91. 1980.
    NEWMAN, D.J. Simple analytic proof of the prime number theorem. Amer. Math. Monthly, 87, 1980, 693–696.zbMATHGoogle Scholar
  92. 1980.
    PINTZ, J. On Legendre’s prime number formula. Amer. Math. Monthly, 87, 1980, 733–735.MathSciNetzbMATHGoogle Scholar
  93. 1980.
    POMERANCE, C., SELFRIDGE, J.L., & WAGSTAFF, Jr., S.S. The pseudoprimes to 25 · 109. Math. Comp., 35, 1980, 1003–1026.MathSciNetzbMATHGoogle Scholar
  94. 1980.
    VAN DER POORTEN, A.J. & ROTKIEWICZ, A. On strong pseudoprimes in arithmetic progressions. J. Austral. Math. Soc., A, 29, 1980, 316–321.zbMATHGoogle Scholar
  95. 1981.
    HEATH-BROWN, D.R. Three primes and an almost prime in arithmetic progression. J. London Math. Soc., (2), 23, 1981, 396–414.MathSciNetzbMATHGoogle Scholar
  96. 1981.
    POMERANCE, C. On the distribution of pseudo-primes. Math. Comp., 37, 1981, 587–593.MathSciNetzbMATHGoogle Scholar
  97. 1982.
    POMERANCE, C. A new lower bound for the pseudoprimes counting function. Illinois J. Math., 26, 1982, 4–9.MathSciNetzbMATHGoogle Scholar
  98. 1982.
    WEINTRAUB, S. A prime gap of 682 and a prime arith metic sequence. BIT, 22, 1982, p. 538.MathSciNetzbMATHGoogle Scholar
  99. 1983.
    CHEN, J.R. The exceptional value of Goldbach numbers, II. Sci. Sinica, Ser. A, 26, 1983, 714–731.MathSciNetzbMATHGoogle Scholar
  100. 1983.
    POWELL, B. Problem 6429 (Difference between consecutive primes). Amer. Math. Monthly, 90, 1983, p. 338.Google Scholar
  101. 1983.
    RIESEL, H. & VAUGHAN, R.C. On sums of primes. Arkiv f. Mat., 21, 1983, 45–74.MathSciNetzbMATHGoogle Scholar
  102. 1984.
    DAVIES, R.O. Solution of problem 6429. Amer. Math. Monthly, 91, 1984, p. 64.Google Scholar
  103. 1984.
    IWANIEC, H. & PINTZ, J. Primes in short intervals. Monatsh. Math., 98, 1984, 115–143.MathSciNetzbMATHGoogle Scholar
  104. 1984.
    SCHROEDER, M.R. Number Theory in Science and Communication. Springer-Verlag, New York, 1984.zbMATHGoogle Scholar
  105. 1984.
    WANG, Y. Goldbach Conjecture. World Scientific Publ., Singapore, 1984.zbMATHGoogle Scholar
  106. 1985.
    IVIC, A. The Riemann Zeta-Function. J. Wiley & Sons, New York, 1985.Google Scholar
  107. 1985.
    LAGARIAS, J.C., MILLER, V.S. & ODLYZKO, A.M. Computing7r(x): The Meissel-Lehmer method. Math. Comp., 44, 1985, 537–560.MathSciNetzbMATHGoogle Scholar
  108. 1985.
    LOU, S. & YAO, Q. The upper bound of the difference between consecutive primes. Kexue Tongbao, 8, 1985, 128–129.Google Scholar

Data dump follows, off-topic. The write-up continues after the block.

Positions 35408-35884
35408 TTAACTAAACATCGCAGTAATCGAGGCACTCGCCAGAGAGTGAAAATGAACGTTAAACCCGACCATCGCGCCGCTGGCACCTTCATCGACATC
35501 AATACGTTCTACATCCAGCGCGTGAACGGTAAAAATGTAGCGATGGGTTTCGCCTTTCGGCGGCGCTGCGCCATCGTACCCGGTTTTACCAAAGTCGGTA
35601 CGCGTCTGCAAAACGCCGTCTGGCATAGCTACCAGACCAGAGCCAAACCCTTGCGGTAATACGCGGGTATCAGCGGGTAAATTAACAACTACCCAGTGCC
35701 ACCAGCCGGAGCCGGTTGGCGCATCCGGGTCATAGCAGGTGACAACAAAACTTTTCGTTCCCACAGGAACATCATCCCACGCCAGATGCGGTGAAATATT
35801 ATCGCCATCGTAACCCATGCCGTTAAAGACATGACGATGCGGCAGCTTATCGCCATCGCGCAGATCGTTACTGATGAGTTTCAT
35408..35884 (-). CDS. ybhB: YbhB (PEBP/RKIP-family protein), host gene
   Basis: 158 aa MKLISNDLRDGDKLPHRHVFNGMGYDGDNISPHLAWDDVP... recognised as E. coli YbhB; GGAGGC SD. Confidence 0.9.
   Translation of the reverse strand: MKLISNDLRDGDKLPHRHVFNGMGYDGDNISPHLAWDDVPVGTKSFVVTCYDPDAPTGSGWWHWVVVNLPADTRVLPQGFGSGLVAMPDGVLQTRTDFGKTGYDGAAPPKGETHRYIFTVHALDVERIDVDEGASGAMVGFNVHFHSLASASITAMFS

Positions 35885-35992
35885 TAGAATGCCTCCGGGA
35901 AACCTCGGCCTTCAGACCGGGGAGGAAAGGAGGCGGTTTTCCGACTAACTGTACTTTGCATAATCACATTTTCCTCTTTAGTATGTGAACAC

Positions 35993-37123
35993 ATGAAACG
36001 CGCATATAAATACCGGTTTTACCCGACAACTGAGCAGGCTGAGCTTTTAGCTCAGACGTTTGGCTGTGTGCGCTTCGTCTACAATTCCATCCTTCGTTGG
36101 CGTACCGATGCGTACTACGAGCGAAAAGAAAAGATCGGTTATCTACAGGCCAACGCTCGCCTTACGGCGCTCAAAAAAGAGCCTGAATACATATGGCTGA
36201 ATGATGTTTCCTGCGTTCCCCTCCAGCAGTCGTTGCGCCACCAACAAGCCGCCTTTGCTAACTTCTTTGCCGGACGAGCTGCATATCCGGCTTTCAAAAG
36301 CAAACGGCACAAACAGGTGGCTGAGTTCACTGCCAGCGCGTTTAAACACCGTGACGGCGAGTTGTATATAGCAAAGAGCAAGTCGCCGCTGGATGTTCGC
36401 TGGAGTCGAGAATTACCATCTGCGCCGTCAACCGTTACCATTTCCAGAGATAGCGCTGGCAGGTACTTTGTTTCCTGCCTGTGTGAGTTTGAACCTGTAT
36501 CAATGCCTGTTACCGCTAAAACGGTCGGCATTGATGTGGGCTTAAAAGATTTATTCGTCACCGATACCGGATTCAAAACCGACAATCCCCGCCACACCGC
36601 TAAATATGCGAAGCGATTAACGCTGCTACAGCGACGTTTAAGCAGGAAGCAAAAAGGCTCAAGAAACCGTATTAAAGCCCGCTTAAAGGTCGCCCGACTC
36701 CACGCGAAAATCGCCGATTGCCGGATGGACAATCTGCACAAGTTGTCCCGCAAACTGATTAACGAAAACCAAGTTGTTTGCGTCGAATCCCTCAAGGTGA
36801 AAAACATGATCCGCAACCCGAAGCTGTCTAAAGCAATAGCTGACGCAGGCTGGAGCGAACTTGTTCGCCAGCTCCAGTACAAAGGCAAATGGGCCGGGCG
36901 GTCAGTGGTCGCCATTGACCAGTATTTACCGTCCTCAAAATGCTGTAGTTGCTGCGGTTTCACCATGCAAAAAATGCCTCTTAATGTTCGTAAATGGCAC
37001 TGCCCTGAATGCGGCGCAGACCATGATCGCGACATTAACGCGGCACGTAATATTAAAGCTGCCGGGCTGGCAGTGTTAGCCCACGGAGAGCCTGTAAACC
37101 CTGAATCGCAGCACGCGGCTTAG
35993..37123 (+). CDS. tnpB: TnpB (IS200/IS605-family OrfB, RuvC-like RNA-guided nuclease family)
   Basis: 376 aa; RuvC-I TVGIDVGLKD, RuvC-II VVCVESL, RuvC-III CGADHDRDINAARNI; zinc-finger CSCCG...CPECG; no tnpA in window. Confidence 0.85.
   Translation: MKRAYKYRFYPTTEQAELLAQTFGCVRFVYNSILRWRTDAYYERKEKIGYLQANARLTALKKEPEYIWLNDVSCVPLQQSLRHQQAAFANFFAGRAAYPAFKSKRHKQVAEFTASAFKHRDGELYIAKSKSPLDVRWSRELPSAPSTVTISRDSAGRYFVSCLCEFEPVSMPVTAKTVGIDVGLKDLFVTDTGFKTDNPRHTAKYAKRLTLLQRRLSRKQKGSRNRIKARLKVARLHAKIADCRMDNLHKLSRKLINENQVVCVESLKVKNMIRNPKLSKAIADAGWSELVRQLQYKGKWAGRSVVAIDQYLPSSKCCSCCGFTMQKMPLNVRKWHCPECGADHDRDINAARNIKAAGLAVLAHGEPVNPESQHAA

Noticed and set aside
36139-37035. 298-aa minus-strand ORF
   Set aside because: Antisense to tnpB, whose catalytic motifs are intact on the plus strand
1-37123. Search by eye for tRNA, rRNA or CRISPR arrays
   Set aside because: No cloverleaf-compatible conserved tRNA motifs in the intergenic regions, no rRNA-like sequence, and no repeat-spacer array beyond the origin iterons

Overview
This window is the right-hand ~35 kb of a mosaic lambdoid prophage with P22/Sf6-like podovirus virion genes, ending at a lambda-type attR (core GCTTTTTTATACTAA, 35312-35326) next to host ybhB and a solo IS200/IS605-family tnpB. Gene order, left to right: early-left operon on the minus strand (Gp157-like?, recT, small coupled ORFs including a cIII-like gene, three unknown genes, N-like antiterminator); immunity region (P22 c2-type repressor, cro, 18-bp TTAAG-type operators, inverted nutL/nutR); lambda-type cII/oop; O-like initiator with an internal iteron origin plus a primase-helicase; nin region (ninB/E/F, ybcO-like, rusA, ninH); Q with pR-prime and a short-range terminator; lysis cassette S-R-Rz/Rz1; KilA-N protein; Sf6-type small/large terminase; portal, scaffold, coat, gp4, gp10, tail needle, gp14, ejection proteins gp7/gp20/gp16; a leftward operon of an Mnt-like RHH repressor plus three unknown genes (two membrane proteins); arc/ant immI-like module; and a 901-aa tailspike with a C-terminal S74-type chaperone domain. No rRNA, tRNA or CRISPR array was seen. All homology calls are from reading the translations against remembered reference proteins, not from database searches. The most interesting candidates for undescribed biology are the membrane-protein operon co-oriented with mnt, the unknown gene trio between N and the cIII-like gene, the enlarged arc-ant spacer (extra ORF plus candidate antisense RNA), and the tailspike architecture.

109. 1985.
    POWEL, B. Problem 1207 (A generalized weakened Goldbach theorem). Math. Mag., 58, 1985, p. 46;MathSciNetGoogle Scholar
  110. 1985.
    POWEL, B. Problem 1207 (A generalized weakened Goldbach theorem). Math. Mag., 59 1986, 48–49.Google Scholar
  111. 1985.
    PRITCHARD, P.A. Long arithmetic progressions of primes; some old, some new. Math. Comp., 45, 1985, 263–267.MathSciNetzbMATHGoogle Scholar
  112. 1986.
    BOMBIERI, E., FRIEDLANDER, J.B. & IWANIEC, H. Primes in arithmetic progression to large moduli, I. Acta Math., 156, 1986, 203–251.MathSciNetzbMATHGoogle Scholar
  113. 1986.
    FINN, M.V. & FROHLIGER, J.A. Solution of problem 1207. Math. Mag., 59, 1986, 48–49.MathSciNetGoogle Scholar
  114. 1986.
    MOZZOCHI, C.J. On the difference between consecutive primes. J. Nb. Th., 24, 1986, 181–187.MathSciNetGoogle Scholar
  115. 1986.
    TE RIELE, H.J.J. On the sign of the difference7r(x)–£i(x). Report NM-R8609, Centre for Math. and Comp. Science, Amsterdam, 1986; Math. Comp., 48, 1987, 323–328.zbMATHGoogle Scholar
  116. 1986.
    VAN DE LUNE, J., TE RIELE, H.J.J.,& WINTER, D.T. On the zeros of the Riemann zeta function in the critical strip, IV. Math. Comp., 47, 1986, 667–681.Google Scholar
  117. 1986.
    WAGON, S. Where are the zeros of zeta of s ? Math. Intelligencer, 8, 4, 1986, 57–62.MathSciNetzbMATHGoogle Scholar
  118. 1988.
    ERDÖS, P., KISS, P. & SÂRKÖZY, A. A lower bound for the counting function of Lucas pseudoprimes. Math. Comp., 51, 1988, 315–323.MathSciNetzbMATHGoogle Scholar
  119. 1988.
    PATTERSON, S.J. Introduction to the Theory of the Riemann Zeta-function. Cambridge Univ. Press, Cambridge, 1988.Google Scholar
  120. 1989.
    CONREY, J.B. At least two fifths of the zeros of the Riemann zeta function are on the critical line. Bull. Amer. Math. Soc., 20, 1989, 79–81.MathSciNetzbMATHGoogle Scholar
  121. 1989.
    YOUNG, J. & POTLER, A. First occurrence of prime gaps. Math. Comp., 52, 1989, 221–224.MathSciNetzbMATHGoogle Scholar
  122. 1990.
    JAESCHKE, G. The Carmichael numbers to 1012. Math. Comp., 55, 1990, 383–389.MathSciNetzbMATHGoogle Scholar
  123. 1990.
    PARADY, B.K., SMITH, J.F. & ZARANTONELLO, S. Largest known twin primes. Math. Comp., 55, 1990, 381–382.MathSciNetzbMATHGoogle Scholar

Copyright information

© Paulo Ribenboim 1991

Authors and Affiliations

  • Paulo Ribenboim
    • 1
  1. 1.Department of Mathematics and StatisticsQueen’s UniversityKingstonCanada

Personalised recommendations